The Daily Tar Heel

Serving the students and the University community since 1893

Sunday August 14th

Board of Governors to examine retreat rights

This article was published in the 2009 Year in Review issue of The Daily Tar Heel.

Several months after a scandal at N.C. State University prompted a review of UNC-system policies, some concrete changes could finally come to fruition.

The UNC-system Board of Governors has been discussing retreat rights since its first meeting of the 2009-10 academic year in August.

“Retreat rights” is the collective term for policies governing university administrators who step down to faculty positions.

The policies concern paid leave time for resigning administrators, meant to be used to “retool” for a return to teaching, and the level of compensation awarded.

UNC-system President Erskine Bowles said in a memorandum released ahead of the October meeting that the retreat rights policies were excessive and lacked accountability and specificity.

“I think that is a bit too generous and more than market,” Bowles said in October about the policy.

In November, the personnel and tenure committee approved a revised policy for chancellors and presidents, and in January, the full board will vote on the policy.

The complexity of retreat rights and disparate opinions among university leaders and board members stalled the process more than once.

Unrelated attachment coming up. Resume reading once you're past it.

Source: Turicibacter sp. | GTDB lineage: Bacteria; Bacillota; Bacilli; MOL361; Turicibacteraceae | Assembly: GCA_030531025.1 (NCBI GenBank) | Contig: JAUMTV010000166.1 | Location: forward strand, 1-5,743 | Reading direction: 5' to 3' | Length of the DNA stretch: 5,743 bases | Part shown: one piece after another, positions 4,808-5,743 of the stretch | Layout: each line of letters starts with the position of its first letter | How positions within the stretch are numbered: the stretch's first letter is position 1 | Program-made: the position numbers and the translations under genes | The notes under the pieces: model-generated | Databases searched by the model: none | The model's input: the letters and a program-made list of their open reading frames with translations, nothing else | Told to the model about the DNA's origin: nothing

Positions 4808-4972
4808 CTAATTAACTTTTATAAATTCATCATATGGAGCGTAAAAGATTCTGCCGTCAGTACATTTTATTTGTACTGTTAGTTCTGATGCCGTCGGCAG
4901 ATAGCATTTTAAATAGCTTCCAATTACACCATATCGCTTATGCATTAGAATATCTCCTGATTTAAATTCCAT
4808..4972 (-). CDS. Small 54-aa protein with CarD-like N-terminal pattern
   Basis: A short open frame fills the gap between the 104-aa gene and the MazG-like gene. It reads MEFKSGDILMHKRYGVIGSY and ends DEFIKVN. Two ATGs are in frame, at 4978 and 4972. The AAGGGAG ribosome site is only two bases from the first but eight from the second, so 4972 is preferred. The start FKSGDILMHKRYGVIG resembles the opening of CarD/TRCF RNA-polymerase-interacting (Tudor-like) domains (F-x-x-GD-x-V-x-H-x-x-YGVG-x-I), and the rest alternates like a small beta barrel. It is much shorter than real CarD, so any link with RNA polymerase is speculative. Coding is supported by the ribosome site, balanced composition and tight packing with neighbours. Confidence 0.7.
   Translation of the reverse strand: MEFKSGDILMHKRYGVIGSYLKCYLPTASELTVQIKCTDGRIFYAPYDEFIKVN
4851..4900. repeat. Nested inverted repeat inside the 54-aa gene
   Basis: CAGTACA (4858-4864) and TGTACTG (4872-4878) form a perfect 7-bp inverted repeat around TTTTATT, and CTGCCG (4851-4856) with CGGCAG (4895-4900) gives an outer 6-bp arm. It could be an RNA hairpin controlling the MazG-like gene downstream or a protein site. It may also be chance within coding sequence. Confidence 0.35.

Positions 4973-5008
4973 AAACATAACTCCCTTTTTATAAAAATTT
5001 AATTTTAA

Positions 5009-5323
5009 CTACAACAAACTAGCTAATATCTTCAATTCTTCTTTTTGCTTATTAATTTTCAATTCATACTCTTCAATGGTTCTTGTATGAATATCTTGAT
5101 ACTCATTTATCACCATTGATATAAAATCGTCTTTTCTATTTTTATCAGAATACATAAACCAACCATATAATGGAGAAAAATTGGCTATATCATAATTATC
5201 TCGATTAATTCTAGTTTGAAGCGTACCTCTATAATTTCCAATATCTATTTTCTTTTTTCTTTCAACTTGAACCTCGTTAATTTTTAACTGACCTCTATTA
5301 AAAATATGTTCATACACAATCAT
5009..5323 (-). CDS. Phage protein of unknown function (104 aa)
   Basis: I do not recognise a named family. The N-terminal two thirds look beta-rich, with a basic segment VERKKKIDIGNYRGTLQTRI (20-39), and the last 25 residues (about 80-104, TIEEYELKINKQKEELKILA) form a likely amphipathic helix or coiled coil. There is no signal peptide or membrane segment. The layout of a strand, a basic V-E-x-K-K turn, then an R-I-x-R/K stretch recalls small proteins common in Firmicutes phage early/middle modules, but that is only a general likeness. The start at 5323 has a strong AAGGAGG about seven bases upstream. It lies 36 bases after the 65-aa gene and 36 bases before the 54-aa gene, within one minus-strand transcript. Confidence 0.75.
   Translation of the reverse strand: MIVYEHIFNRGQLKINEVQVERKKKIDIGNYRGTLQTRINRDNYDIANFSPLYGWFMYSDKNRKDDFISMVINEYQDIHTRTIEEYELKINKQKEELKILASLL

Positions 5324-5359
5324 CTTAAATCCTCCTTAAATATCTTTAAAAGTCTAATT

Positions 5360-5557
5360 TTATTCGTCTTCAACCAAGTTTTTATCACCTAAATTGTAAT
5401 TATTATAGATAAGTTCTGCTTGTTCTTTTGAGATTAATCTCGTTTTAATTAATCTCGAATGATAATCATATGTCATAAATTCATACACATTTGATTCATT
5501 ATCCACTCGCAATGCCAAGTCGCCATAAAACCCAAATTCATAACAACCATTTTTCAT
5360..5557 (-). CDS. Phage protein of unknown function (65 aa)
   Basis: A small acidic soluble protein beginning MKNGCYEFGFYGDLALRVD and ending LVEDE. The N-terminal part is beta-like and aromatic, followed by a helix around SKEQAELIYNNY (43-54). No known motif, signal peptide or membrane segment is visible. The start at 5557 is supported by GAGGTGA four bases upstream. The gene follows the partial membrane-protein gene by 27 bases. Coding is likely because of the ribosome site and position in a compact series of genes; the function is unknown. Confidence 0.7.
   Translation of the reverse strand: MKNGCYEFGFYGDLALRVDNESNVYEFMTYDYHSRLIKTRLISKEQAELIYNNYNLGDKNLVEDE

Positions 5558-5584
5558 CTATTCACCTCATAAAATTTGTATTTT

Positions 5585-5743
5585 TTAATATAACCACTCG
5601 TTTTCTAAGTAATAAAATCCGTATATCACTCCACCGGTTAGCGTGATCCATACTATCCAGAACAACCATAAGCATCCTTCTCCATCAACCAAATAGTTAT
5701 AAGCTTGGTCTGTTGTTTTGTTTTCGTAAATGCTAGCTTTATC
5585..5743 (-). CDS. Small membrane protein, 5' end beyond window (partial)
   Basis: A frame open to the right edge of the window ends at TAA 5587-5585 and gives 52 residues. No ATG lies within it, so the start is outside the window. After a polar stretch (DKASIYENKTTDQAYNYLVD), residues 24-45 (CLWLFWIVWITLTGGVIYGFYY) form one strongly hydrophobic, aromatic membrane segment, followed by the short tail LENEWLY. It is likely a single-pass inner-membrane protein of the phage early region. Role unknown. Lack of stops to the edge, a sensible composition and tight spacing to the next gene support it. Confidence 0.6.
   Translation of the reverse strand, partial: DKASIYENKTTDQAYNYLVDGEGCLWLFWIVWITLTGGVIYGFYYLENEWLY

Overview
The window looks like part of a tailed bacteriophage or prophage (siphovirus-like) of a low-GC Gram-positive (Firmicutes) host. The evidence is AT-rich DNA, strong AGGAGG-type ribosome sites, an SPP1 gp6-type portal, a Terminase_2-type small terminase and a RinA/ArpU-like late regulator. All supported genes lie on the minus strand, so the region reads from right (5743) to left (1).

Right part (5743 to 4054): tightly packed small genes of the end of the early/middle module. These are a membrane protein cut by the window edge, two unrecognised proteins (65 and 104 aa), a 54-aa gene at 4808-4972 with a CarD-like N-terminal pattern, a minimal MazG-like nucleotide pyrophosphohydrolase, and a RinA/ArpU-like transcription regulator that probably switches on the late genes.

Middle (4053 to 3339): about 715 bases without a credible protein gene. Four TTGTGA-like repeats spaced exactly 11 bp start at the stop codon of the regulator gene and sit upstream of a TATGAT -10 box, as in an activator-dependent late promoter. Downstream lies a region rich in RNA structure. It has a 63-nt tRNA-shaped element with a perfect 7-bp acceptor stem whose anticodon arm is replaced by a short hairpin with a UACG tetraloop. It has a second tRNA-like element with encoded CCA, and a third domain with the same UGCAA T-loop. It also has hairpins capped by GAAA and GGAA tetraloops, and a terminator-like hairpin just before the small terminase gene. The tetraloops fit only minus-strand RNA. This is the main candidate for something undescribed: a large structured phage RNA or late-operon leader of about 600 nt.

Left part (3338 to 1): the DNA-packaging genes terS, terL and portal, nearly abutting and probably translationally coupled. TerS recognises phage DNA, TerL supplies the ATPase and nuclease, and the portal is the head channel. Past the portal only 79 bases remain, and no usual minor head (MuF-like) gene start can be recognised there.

At the October board meeting, voting on a proposed policy had to be postponed until the November meeting because too many board members still didn’t understand the policies.

The issue of retreat rights policy was brought to light in August 2009, when the (Raleigh) News & Observer uncovered deals made for NCSU administrators, who later resigned.

His list of recommended changes — cutting paid leave time from one year to six months and dropping salaries to the same level as faculty in comparable positions — became the framework for the policy approved by the personnel and tenure committee in November.

A provision was tacked on to the policy in November that will allow Bowles to extend the six-month leave to a year if he feels it is warranted.

“We needed the latitude to make the leave longer,” said board Chairwoman Hannah Gage. “We said all along that we want to make sure the policy is one that enables us to be competitive.”

After voting on the policy for chancellors and presidents in January, the board will move on to the policy for lower-level administrators.



Contact the State & National Editor at stntdesk@unc.edu.

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